It’s no secret that the 2020 holiday season looked very different for most people. Though there have been some marked achievements in the battle against the coronavirus pandemic over the last year, the highly contagious Delta variant is still fueling cases across the country—so what exactly does that mean for holiday travel this year? Over the weekend, Dr. Anthony Fauci said it’s “too soon to tell” whether or not it will be safe to travel or gather for the coming season, and that leaves us wondering: are people planning to forgo hitting the road and getting together once again? CivicScience checked in with the American public to see how they’re approaching their holiday plans, and here’s what we know:

Respondents are feeling much more confident in their travel plans this year compared to last year, most notably among those who don’t typically venture out during the holiday season. A combination of vaccine confidence, general pandemic fatigue, and longing to make up for last year’s comparatively quiet celebrations may be contributing to these increases.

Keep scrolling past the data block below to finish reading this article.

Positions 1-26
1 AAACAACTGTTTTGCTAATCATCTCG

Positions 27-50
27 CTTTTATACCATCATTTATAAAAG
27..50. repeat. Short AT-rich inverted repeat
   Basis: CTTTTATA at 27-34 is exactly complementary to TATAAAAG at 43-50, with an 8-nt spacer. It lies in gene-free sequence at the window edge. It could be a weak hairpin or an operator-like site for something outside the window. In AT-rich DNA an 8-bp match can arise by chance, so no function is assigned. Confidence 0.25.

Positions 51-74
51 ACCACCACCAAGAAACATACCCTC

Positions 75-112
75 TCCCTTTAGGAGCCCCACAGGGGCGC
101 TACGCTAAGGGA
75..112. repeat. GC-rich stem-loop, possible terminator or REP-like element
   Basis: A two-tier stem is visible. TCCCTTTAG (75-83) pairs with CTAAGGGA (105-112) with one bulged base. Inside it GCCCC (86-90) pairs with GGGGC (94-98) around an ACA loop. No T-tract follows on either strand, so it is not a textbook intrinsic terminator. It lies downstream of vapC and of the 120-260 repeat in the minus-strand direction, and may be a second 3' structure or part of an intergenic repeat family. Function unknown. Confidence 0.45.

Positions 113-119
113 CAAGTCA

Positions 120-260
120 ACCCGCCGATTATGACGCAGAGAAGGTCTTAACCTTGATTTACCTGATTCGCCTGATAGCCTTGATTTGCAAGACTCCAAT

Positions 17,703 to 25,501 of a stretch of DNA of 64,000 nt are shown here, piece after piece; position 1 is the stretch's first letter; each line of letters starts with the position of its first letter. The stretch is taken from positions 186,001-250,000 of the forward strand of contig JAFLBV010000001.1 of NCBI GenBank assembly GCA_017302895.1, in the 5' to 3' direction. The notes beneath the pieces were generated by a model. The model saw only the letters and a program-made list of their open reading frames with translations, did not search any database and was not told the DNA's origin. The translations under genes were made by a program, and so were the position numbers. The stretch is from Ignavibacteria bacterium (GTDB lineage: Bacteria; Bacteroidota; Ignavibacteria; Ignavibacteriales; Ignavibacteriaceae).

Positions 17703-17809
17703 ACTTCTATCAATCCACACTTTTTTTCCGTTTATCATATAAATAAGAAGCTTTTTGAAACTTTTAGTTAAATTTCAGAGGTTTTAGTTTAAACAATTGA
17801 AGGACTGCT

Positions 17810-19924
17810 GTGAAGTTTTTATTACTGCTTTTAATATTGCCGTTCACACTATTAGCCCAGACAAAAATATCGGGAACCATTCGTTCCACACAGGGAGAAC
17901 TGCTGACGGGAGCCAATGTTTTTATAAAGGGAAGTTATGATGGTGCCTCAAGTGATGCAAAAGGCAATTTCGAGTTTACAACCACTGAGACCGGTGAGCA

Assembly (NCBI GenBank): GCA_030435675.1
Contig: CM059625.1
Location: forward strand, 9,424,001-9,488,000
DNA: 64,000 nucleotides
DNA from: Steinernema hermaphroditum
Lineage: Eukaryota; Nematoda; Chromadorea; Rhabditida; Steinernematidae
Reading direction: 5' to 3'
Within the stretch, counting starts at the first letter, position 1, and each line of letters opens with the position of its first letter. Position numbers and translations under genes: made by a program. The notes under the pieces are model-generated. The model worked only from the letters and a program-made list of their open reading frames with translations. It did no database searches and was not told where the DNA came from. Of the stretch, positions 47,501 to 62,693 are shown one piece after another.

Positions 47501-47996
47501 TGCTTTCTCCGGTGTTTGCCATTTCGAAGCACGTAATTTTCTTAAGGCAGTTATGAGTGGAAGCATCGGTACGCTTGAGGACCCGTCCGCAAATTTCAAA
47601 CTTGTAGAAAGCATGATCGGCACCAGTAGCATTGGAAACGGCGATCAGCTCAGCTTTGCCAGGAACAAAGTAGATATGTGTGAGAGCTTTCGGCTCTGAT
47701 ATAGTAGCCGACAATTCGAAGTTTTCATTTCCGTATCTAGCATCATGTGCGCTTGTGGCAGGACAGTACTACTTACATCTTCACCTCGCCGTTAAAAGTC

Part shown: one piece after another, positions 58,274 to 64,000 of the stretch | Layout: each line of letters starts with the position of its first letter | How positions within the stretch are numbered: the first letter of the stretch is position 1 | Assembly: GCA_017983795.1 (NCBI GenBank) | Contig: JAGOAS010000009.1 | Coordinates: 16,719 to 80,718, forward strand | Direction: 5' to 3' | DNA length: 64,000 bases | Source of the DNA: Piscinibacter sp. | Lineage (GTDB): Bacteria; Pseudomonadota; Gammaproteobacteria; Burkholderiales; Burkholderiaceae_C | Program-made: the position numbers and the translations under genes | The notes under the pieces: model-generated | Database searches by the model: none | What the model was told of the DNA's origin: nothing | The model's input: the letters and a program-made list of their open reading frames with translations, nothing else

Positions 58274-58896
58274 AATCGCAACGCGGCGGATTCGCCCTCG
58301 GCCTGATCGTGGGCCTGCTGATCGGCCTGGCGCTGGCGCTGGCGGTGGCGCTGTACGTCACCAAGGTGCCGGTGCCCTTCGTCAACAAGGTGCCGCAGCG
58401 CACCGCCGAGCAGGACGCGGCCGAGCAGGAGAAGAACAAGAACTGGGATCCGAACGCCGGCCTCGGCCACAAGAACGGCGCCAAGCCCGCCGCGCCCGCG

It also seems as though a greater majority of respondents don’t anticipate their traditions and plans will be impacted nearly as severely as last year, with a 54% decrease in folks who were expecting to have a much different holiday season.

Respondents who are the most concerned about contracting the coronavirus report the lowest intent to travel during the holidays. Travel intent increases with people who are most concerned about spreading the virus, and those with zero concerns about COVID-19 are the most likely to hit the road.

Lastly, our data show that people who are the most concerned about spreading COVID-19 to others expect their holiday plans to change in the biggest way this year. 

While the state of the coronavirus pandemic is ever changing, our findings paint a portrait of a nation that’s ready to go out and celebrate after the end of another difficult year.